“The President Called Him Lyin’ Ted”: Beto O’Rourke Shifts Into Attack Mode

Time’s running out.

Ted and Beto

Tom Reel/San Antonio Express-News/Associated Press

Here’s a revealing stat about the Texas Senate race by way of the Dallas Morning News: Over the last month, 80 percent of the ads paid for by Republican Sen. Ted Cruz and his two allied super-PACs were attacks on his Democratic opponent, Rep. Beto O’Rourke. The percentage of O’Rourke ads that went after Cruz? Zero.

O’Rourke has resisted going negative in part because much of his success is tied up in staying positive. He is the candidate who makes voters feel good, and he does so by talking less about Cruz than about other parts of the state he’s visited, the people he’s met in Abilene and Harlingen and Rockport, the ties that bind, etc. But Cruz’s attacks have taken their toll. Texans now view O’Rourke more unfavorably than they do Cruz, and if you’re losing a popularity contest to Ted Cruz, that’s the ballgame; O’Rourke is down seven points in the RealClearPolitics polling average. Over the weekend, O’Rourke acknowledged that supporters had started asking him when he’d go after Cruz, and he promised to mix things up.

It didn’t take long to see what that looked like. In San Antonio on Tuesday at their final scheduled debate, O’Rourke lit into Cruz from the beginning. Six minutes in, after a question about election security, he brought up the Cruz presidential campaign’s relationship with Cambridge Analytica—”the very company that helped to undermine our democracy.”

A few minutes later, after Cruz weaved uneasily when asked why he disagreed with his state’s own oil companies about climate change, O’Rourke made his most direct personal jab of the night:

“This is what you can expect over the course of the debate,” he said. “Sen. Cruz is not going to be honest with you. He’s going to make up positions that I’ve held, that I’ve never taken. He’s dishonest. It’s why the president called him Lyin’ Ted. And it stuck, because it’s true.”

It was true in more ways than one—what you could expect over the course of the debate was for O’Rourke to keep prosecuting his Case Against Cruz. Perhaps the cleanest version came when the subject turned to the tax cut Cruz backed in the Senate and touted on the debate stage Tuesday. O’Rourke, put on the defensive about the cost of implementing a Medicare-for-all health care plan like the kind he supports, flipped into a different gear to launch an attack on Cruz’s priorities. It’s worth watching the answer in full:

O’Rourke previewed traces of this kind of attack in the first debate and in his speeches and town halls across the state, but during Tuesday’s debate, he returned to it again and again. After all, it’s a theme so simple and apparently self-evident that even President Donald Trump picked up on it. If there was a bumper sticker version of the new O’Rourke message, it was this line: “Ted Cruz is for Ted Cruz.”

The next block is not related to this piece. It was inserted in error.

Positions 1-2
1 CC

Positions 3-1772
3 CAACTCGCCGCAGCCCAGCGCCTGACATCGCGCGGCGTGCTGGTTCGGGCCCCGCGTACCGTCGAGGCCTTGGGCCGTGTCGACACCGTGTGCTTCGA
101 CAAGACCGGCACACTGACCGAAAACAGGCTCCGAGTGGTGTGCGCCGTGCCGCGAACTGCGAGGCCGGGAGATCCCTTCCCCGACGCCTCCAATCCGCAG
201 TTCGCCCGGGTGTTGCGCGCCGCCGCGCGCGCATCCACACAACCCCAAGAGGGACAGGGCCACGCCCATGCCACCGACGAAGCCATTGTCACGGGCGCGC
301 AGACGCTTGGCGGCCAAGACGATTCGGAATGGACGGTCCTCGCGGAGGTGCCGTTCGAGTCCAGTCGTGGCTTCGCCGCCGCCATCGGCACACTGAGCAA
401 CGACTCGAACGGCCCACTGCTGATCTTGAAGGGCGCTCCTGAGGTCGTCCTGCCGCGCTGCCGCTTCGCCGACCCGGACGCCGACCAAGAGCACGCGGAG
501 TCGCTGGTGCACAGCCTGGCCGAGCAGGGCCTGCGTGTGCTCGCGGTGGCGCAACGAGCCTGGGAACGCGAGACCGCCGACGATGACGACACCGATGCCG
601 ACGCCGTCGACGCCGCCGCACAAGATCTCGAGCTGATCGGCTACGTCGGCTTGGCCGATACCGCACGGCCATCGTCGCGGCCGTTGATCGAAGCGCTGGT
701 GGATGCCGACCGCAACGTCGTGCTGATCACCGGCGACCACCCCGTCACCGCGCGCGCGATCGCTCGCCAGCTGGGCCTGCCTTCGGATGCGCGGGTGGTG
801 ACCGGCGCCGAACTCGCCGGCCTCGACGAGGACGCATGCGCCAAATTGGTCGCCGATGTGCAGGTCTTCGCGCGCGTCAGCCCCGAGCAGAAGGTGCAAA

The most effective criticisms of Cruz were suggested by the Republican senator’s own comments. Cruz got defensive when the subject turned to the tax cut, telling the moderator he was wrong about projections that showed it ballooning the deficit. (The moderator wasn’t wrong.) He promised, unprompted, to protect health care coverage for people with preexisting conditions—the kind of thing you might say if there’s a well-founded understanding that you’ve spent a large chunk of your career trying to do the opposite. When, on Wednesday morning, O’Rourke debuted his first real contrast ads, it wasn’t a shock to see preexisting conditions front and center:

Both candidates are trying to adjust their image in delicate ways. While O’Rourke finds himself in a new role as attack dog, Cruz, who is and always has been a political Rottweiler, is attempting to find his footing as a voice of sunshine and optimism.

It’s a difficult trick to land. For years Cruz has embraced a reputation as a sort of political wrecking ball, a bad boy of disruption. And Cruz’s message when it comes to O’Rourke has largely been aimed at stoking fear, particularly when it comes to the War on Drugs, law enforcement, and immigration. Stuff like this isn’t subtle. 

On Tuesday, Cruz, who famously shut down the government over the Affordable Care Act, argued that an O’Rourke win would be very bad for the discourse, producing “two years of a partisan circus shutting down the federal government.”

“Every one of us has a responsibility to bring civility and respect. That’s something I’ve endeavored to do throughout politics,” he said in response to a question of civility in politics. “The personal attacks and going to the gutter that is so common in politics, I try not to engage in it.”

“There is a loss of civility; there is an anger; there is a rage on the far left that is really frightening,” he continued. “The images of a left-wing mob beating on the doors of the Supreme Court. That’s not good for our country. We can disagree while treating each other with respect, while treating each other with civility.”

But even as he waxed about civility, he barked at the moderator not to interrupt.

When it was time for closing statements, Cruz walked up close to the camera, standing awkwardly in the lights, to make his case. “Elections are about who we are,” he said. “Do we choose fear or hope? I believe in hope.”

If you had to guess which candidate said that at the outset the debate, would you have picked Ted Cruz?